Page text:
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bjdalton1
03-27-2011, 09:32 AM
People,
I have a 50 watt 2 channel Nad C355BEE and a pair of B&W bookshelf's CDM 1NT's. All in pristine condition. It just doesn't give me the warm and fuzzy. Its appears a bit bright. Missing warmth and bass. I seem at a loss. There are so many types of equipment, speakers, etc. and combinations, it just makes my head spin. I talked with a guy at the stereo store yesterday. He was busy and couldn't give me of his time. Buttttt he thought that I should consider getting rid of it all and going with Definitive speakers and a 4 channel tube integrated amp. What say all of you experts?
The Wulf.

JoeE SP9
03-27-2011, 10:01 AM
Why not try a powered sub?

Ajani
03-27-2011, 11:11 AM
People,
I have a 50 watt 2 channel Nad C355BEE and a pair of B&W bookshelf's CDM 1NT's. All in pristine condition. It just doesn't give me the warm and fuzzy. Its appears a bit bright. Missing warmth and bass. I seem at a loss. There are so many types of equipment, speakers, etc. and combinations, it just makes my head spin. I talked with a guy at the stereo store yesterday. He was busy and couldn't give me of his time. Buttttt he thought that I should consider getting rid of it all and going with Definitive speakers and a 4 channel tube integrated amp. What say all of you experts?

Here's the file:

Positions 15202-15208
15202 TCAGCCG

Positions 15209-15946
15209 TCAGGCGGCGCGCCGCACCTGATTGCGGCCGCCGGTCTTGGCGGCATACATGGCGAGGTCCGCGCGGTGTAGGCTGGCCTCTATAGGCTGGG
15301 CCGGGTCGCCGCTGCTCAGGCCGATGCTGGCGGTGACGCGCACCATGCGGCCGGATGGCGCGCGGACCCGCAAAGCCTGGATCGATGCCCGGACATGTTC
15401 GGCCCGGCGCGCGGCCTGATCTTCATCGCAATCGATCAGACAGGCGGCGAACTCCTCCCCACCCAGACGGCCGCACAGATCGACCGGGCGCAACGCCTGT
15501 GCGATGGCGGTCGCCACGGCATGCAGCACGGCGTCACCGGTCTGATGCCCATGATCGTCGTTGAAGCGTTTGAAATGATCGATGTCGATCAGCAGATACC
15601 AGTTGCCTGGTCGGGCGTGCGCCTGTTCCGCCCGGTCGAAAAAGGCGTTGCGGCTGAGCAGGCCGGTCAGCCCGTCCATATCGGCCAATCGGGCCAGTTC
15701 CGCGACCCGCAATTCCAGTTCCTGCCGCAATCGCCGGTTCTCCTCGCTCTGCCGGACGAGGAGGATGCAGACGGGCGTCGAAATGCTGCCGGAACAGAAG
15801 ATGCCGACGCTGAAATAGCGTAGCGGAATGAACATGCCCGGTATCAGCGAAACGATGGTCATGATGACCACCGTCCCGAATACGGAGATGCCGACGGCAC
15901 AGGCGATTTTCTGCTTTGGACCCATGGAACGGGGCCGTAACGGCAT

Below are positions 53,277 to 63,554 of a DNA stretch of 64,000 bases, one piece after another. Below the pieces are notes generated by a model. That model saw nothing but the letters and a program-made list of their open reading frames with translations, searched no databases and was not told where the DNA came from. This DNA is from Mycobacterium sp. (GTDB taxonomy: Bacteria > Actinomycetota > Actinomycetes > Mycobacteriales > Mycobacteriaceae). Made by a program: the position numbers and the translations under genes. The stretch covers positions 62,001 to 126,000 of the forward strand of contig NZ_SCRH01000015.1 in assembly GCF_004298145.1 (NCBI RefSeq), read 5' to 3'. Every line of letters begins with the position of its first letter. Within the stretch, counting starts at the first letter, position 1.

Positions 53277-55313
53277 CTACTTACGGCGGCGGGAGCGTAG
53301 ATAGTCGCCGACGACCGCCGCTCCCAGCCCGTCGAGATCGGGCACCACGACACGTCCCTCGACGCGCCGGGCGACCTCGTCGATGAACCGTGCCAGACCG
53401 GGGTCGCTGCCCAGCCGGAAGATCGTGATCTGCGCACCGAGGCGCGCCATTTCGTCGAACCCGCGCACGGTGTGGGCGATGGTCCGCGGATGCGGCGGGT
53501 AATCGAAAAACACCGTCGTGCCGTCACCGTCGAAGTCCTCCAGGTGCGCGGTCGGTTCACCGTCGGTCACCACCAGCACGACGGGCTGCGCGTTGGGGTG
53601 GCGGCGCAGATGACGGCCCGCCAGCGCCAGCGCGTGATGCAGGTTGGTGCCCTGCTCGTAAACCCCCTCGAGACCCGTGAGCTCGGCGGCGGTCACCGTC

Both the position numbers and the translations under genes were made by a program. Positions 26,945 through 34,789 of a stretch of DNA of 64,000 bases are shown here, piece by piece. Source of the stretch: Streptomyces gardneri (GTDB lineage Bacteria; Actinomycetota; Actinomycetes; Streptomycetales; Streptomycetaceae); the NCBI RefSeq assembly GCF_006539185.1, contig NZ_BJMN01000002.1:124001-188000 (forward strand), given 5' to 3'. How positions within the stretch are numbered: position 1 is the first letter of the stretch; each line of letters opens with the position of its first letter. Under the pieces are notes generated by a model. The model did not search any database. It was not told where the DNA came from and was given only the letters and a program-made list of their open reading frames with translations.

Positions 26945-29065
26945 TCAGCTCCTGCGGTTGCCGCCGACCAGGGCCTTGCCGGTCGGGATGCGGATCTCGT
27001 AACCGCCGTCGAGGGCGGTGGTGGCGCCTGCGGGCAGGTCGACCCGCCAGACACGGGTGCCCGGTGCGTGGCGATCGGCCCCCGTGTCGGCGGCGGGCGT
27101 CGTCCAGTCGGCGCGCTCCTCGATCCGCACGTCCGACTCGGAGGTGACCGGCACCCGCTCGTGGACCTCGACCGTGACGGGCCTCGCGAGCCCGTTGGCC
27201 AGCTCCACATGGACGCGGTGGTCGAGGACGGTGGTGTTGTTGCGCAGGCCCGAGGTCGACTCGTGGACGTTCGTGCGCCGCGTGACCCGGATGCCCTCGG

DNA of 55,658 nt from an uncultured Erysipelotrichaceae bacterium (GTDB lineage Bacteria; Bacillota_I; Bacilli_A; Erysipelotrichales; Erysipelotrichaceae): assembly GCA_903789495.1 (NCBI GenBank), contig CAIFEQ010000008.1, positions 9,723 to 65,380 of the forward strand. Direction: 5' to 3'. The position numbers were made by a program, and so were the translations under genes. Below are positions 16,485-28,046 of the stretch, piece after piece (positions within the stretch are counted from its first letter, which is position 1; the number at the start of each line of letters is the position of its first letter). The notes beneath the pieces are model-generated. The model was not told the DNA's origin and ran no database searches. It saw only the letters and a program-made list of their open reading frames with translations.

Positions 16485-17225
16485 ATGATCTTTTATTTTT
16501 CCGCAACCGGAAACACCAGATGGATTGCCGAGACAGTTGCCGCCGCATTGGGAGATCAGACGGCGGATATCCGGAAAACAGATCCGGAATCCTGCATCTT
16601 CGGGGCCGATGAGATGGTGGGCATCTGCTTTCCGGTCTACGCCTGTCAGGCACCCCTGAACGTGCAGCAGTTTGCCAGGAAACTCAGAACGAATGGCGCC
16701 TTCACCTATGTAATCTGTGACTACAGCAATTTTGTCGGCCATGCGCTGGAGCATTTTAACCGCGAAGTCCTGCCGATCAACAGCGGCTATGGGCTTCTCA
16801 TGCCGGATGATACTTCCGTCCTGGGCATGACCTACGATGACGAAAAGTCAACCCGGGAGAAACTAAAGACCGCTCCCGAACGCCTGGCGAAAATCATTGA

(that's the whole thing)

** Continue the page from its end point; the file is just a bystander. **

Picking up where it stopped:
The Wulf.

Starting a system from scratch can be a lot of fun... I suggest going to a few different dealers, letting them know your budget and auditioning combos in that price range...

Mr Peabody
03-27-2011, 11:52 AM
NAD has gone through a few transitions in it's history and I'm not positive I've heard your particular amp. I have heard a lot of NAD and for the most part it generally has decent bass and a warm dark character. Instead of scrapping everything I would start by trying some new speakers with your existing amp. I don't know what your budget might be I'd suggest giving a listen to Dynaudio Focus series, the 110 bookshelves are outstanding. I've also heard PSB are warm. Maybe too far in the "warmth" area but Vandersteen could be a possibility.

If what you want is just a bit of bottom end fill and impact, JoeE's suggestion of adding a sub is good and wouldn't cost a lot, well, depending on how crazy you go. Emotiva has some good subs at a good price. SVS entry level starts under $600.00 and they are awesome. And, then, you have your mass market stuff.

You can get into tubes or hybrid with JoLida very reasonable. What tube amp was that guy peddling? I wonder why it's a four channel. Also, Def Tech is not known for it's warmth. They make decent stuff but there is better for the money IMO.

blackraven
03-27-2011, 01:23 PM
First and foremost, what is your budget?

Feanor
03-27-2011, 03:29 PM
People,